In third place, Phillips announcing record sales of $1.3 billion, CEO Stephen Brooks said the company was “going through a remarkable period of growth” and cited the sale of a large, untitled Jean-Michel Basquiat painting for $85 million. The artwork was sold by Japanese e-commerce billionaire Yusaku Maezawa, who paid $57 million for it in 2016.

But beneath the surface, Phillips’ performance was less turbocharged. Total sales were just an 8 percent increase compared to 2021, and in Asia, where the company has invested heavily, sales actually fell by 38 percent, repeating the trend at Christie’s. This must be worrying. Nearly a third of buyers in 2022 are Asian, 40 percent of whom are millennials: around 10 percent of them focus on contemporary art – Phillips’ most prestigious department – enough to drive a highly speculative market.

Not far behind is Bonhams, which will reveal this week that it has closed the gap with Phillips, with a 27 percent increase from $817 million in 2021 to just over $1 billion in sales. Last year, the company acquired three auction houses in Europe and one in America. The battle for first place usually gets the most attention – but who will finish third in 2023?

The artists set the sales agenda for 2023

The Old Masters Market is often written off due to the lack of masterpieces for sale, but it still attracts interest. Last year, in its classic sales department (led by Old Masters), Christie’s saw an impressive 37 percent increase in turnover worldwide. Meanwhile, individual discoveries included a Chardin still life with strawberries (€24.4 million or £21.6 million) and a record €23.2 million for what is believed to be Michelangelo’s first male nude – both in Paris, about time. Artcurial and Christie’s, respectively.

New York will step up this month with two big deals: an early Rubens ($25-35 million at Sotheby’s) from the collection of Metropolitan Museum of Art trustee Mark Fisch and his estranged wife Rachel Davidson; and a recently found portrait of the 16th-century mannerist Bronzino at Christie’s, which is valued at $3-5 million – more than enough to keep the Old Masters in the frame.

In the modern sector, surrealism is booming with a set of specialist sales, starting with Christie’s in London on February 28, followed by Sotheby’s and Bonhams in Paris. Female artists will continue to attract attention, with Sotheby’s going to hell for leathers in February and March with separate auctions for female artists and designers, as well as a sales exhibition to celebrate International Women’s Day on March 8.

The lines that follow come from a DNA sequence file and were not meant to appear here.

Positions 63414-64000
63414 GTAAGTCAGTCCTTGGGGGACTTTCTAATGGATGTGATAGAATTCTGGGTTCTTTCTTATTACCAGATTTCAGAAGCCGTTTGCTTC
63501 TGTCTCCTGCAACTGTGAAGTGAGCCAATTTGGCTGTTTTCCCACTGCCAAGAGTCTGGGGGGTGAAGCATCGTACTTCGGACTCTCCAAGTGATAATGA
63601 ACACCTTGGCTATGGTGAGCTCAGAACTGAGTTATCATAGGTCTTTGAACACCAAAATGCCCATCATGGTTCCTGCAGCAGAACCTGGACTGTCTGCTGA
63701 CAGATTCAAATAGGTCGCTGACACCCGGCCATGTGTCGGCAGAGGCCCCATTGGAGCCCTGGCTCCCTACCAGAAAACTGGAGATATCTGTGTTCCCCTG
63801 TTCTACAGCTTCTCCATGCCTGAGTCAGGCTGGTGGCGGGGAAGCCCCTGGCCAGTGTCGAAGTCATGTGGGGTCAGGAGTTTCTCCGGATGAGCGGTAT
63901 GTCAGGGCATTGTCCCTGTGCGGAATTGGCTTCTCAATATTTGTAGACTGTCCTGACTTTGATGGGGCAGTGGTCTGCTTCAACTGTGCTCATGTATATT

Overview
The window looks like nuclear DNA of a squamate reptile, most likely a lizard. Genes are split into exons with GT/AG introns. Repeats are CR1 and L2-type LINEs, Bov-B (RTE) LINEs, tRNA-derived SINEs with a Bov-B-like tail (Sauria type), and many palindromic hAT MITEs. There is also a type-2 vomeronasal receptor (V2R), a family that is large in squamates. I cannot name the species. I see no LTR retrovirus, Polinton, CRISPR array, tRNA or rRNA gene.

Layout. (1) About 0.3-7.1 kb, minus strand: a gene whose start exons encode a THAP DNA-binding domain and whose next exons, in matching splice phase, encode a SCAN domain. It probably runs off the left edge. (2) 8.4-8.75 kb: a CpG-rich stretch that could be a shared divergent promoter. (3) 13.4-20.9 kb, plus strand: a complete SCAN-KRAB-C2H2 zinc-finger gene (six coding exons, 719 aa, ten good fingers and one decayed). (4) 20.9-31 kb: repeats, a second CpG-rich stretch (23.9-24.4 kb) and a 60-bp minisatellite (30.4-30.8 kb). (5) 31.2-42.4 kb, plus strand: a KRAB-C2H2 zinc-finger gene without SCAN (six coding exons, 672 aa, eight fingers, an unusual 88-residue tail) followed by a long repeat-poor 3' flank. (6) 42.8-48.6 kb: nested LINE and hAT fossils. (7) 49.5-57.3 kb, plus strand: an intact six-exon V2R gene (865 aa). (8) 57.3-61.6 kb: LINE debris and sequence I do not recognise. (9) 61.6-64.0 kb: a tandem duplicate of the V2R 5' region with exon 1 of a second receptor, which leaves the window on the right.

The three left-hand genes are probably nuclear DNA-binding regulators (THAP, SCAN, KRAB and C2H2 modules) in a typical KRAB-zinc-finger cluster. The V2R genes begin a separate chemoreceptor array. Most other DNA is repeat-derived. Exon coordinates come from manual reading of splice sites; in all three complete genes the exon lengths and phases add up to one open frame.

Rising Star: Sahara Longe Triptych 2 (2022).  Painter was a hit at Frieze - courtesy of the Timothy Taylor Gallery

Rising Star: Sahara Longe Triptych 2 (2022). Painter was a hit at Frieze – courtesy of the Timothy Taylor Gallery

However, there are many indications that the fever of ultra-modern art will cool down. Between 2019 and 2021, artists born after 1974 saw a phenomenal increase of 305 percent, but in the last three months many of the hottest new artists received fewer offers than in the previous two years. Auction specialists will prepare for a slowdown in 2023.

However, in galleries, race and gender will have as much influence on shopping decisions as age. An example is two exhibitions for emerging young black artists. In May, Timothy Taylor presents his first exhibition for young figurative painter Sahara Longe, who was a hot seller at Frieze London last October when her prices ranged from £15,000 to £45,000. Also eagerly awaited since signing with White Cube last year, South Africa’s 36-year-old Cinga Samson’s first British appearance takes place in July. Samson’s atmospheric figurative work caused a stir in the summer of 2021 when a portrait with bright, staring eyes sold for $378,000, 11 times its estimated value. Its prices have since stabilized as buyers wait to see what the White Cube program will do for it.